The Basics of Auto-verify
Novell Cool Solutions: Feature
By Matt Brooks
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Posted: 21 Jul 1999
Auto-verify is a feature Application Launcher has offered since version 2.5. In essence, Auto-verify gives App Launcher the ability to offer a prompt to the user asking if they wish to ?Verify' the installation of the application. This is particularly useful when you want to re-distribute an application that may have been damaged, but you want to let the user choose the time for the re-distribution to take place.
The key to this kind of control is to set the proper flags. When App Launcher does a Verify it is simply running through the distribution process all over again. This does not mean it will necessarily copy all the files down again, it just means it will check each file using the flags set on that file copy, and may or may not copy the file again depending on what you have marked.
For example, if all of your files were marked Copy if Newer, when you verified the application install none of the files would be copied again, unless they were back-dated or removed. The same goes for all of the configuration settings. On the other hand, if you had marked the settings Create Always, that would mean that the existing settings, if any, would always be overwritten. So, depending on how the flags are set, a Verify can do next to nothing or it can totally re-write the files and settings.
When does Verify appear on the context menu of an application?
Verify is typically available through the application icon's context menu. If the application has not been installed or any of the GUID stamps are out-of-sync, Verify will not be available. If the application has been installed and all GUID stamps are in sync, then Verify will be available from the context menu.
How do I get Verify to be available from the Start Menu?
Context menus are available from Start Menu icons if Internet Explorer 4 or greater has been installed with the Desktop Update option.
Why isn't the auto-verify prompt given on every error message?
The auto-verify prompt will only be given under certain circumstances.
- The application must be a distributable application. That is, it must have something to distribute like files to copy, registry settings to make, etc.
- The error code returned from the launch must match a certain set of error codes App Launcher believes it can repair. It doesn't make any sense to offer Verify if the error code was something like Not enough memory or Server not found. However, if the error code deals with something fixable, like file or path not found, Verify will typically be offered to the user.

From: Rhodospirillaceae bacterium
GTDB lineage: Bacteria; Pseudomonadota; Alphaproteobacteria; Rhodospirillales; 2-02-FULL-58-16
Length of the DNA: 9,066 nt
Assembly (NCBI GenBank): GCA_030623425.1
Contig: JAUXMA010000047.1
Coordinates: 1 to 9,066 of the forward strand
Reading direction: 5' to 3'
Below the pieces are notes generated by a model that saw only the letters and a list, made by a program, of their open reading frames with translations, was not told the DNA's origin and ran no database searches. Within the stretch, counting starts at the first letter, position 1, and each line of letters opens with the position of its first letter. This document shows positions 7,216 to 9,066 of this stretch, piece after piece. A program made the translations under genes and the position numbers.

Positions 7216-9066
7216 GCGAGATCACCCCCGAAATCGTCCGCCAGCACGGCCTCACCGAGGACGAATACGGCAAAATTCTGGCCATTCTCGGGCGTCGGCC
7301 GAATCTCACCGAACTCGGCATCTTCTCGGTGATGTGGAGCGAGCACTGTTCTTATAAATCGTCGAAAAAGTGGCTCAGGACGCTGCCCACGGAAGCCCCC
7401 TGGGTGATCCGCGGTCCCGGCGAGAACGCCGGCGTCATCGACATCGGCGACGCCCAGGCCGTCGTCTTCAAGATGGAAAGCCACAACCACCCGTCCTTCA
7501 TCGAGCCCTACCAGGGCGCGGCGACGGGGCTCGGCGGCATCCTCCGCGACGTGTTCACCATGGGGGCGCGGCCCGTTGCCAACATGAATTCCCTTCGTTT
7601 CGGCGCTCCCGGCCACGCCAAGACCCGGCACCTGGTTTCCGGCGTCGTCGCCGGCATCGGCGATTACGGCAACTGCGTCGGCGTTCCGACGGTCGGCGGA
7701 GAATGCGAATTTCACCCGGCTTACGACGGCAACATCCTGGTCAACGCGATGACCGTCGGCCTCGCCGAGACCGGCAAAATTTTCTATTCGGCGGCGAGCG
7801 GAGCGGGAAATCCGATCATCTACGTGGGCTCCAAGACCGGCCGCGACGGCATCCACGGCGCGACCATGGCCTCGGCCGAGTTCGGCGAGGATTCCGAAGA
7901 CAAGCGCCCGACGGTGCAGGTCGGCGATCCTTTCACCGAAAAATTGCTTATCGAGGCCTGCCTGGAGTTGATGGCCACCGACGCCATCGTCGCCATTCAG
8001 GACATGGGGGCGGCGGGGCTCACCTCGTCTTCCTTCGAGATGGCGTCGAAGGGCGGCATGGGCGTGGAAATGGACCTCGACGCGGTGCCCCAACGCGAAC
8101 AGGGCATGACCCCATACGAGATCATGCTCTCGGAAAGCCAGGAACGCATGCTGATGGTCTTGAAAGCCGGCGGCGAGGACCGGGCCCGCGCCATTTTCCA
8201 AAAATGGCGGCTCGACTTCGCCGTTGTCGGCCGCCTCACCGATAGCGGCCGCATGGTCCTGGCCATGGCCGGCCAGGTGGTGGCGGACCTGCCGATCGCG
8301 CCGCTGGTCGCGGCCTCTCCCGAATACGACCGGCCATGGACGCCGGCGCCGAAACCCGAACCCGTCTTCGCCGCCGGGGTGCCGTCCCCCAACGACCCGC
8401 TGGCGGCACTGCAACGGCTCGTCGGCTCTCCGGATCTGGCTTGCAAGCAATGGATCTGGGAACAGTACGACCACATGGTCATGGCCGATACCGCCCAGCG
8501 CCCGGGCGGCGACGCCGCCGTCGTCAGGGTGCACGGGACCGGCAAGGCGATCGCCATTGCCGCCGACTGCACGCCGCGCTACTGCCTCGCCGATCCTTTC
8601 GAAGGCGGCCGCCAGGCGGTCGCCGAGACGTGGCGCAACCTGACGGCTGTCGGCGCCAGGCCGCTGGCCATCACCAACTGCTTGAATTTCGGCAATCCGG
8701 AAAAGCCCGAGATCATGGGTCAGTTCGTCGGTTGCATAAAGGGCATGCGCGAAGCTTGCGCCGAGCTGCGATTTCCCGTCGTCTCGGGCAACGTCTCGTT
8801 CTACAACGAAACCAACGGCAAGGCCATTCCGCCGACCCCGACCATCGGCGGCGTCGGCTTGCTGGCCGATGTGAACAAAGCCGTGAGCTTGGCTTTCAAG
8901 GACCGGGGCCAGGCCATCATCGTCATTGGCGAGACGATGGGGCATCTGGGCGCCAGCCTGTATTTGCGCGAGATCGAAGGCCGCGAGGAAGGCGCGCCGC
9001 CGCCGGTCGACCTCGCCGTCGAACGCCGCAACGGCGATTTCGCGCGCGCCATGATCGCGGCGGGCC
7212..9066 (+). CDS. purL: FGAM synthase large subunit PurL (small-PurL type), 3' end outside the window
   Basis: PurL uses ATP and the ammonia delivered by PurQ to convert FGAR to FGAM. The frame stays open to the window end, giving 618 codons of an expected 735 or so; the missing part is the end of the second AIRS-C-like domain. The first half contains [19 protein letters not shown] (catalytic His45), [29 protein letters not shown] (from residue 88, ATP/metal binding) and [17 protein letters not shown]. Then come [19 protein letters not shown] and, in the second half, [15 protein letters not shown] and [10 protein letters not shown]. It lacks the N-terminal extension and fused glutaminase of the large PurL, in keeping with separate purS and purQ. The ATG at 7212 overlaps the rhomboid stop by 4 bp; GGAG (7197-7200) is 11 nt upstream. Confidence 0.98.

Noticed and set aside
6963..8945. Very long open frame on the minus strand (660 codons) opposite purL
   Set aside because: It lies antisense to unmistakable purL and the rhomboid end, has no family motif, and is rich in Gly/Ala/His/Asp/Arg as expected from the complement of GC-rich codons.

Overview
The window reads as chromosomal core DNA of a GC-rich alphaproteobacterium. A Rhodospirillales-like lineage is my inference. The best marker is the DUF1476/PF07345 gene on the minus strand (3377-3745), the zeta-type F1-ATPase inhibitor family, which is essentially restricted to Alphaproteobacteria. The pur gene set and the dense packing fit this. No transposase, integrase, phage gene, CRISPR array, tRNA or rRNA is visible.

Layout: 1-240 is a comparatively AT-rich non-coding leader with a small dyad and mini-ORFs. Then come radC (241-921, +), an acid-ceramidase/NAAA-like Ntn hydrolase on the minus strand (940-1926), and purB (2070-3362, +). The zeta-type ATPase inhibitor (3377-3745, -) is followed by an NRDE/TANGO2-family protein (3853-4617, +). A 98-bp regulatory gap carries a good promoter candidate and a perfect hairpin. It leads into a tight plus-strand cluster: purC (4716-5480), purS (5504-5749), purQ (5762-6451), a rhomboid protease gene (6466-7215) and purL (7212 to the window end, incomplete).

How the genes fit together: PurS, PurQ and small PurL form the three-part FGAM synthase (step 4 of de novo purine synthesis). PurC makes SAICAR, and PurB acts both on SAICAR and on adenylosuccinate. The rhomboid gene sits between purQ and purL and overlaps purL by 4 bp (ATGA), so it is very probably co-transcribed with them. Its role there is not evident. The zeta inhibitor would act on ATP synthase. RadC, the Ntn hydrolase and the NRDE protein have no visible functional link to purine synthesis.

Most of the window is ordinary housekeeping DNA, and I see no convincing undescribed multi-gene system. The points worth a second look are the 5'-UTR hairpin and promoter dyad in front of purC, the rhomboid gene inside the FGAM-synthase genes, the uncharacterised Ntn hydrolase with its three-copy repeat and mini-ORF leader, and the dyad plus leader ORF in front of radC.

- The application must not handle DLLs manually, or it will outsmart App Launcher. Sometimes App Launcher will launch an application that fails to run with an error message stating a DLL is missing, but App Launcher does not report the error. There are certain circumstances where applications handle the loading of DLLs manually (in programming terms LoadLibrary and GetProcAddress). In those cases, App Launcher does not get an indication from the Windows launch API. As far as App Launcher and Windows are concerned, the application loaded just fine. It is the application that is reporting the error and outsmarting App Launcher and Windows.
Why prompting is cool
If App Launcher were to auto-verify without a prompt, the user could experience an unwanted re-distribution of the application. Typical users find that extremely irritating, and aren't afraid to say so. For example, say the application is a 100MB install of files and 1000 or so registry settings. If Auto-verify were triggered automatically, the hapless user would have to wait for all 100MB of the files to be re-copied or at least checked and/or all 1000 or so of registry settings to be checked before they regained control of their desktop. Because App Launcher cannot detect how big the distribution will be ahead of time and whether or not it is convenient for the verify to be run, the user is asked if they wish to verify. They're happy, and you're happy. (So we're happy too.)
Other things to read
- For more information see TID 10027944.
- As always, the Help file is a very handy resource for more information. Don't ignore it just because it's so easy to find.
Matt is currently a Senior Software Engineer and a Lead Engineer for the Novell Application Launcher (NAL) in the ZENworks product. Matt has been with Novell since 1989, starting with testing NetWare utilities for OS/2. His development career started with NetWare Lite (a.k.a. Personal NetWare) and Client Install. In 1995, he was part of the initial development team for NAL. He holds a patent for some of his work on NAL and has several others pending. For his work in the Novell Patent Program he received the 1998 Edison award, an award given to those who have made a significant contribution to developing Novell's patent portfolio. He enjoys programming, the space program, power tools, and construction.
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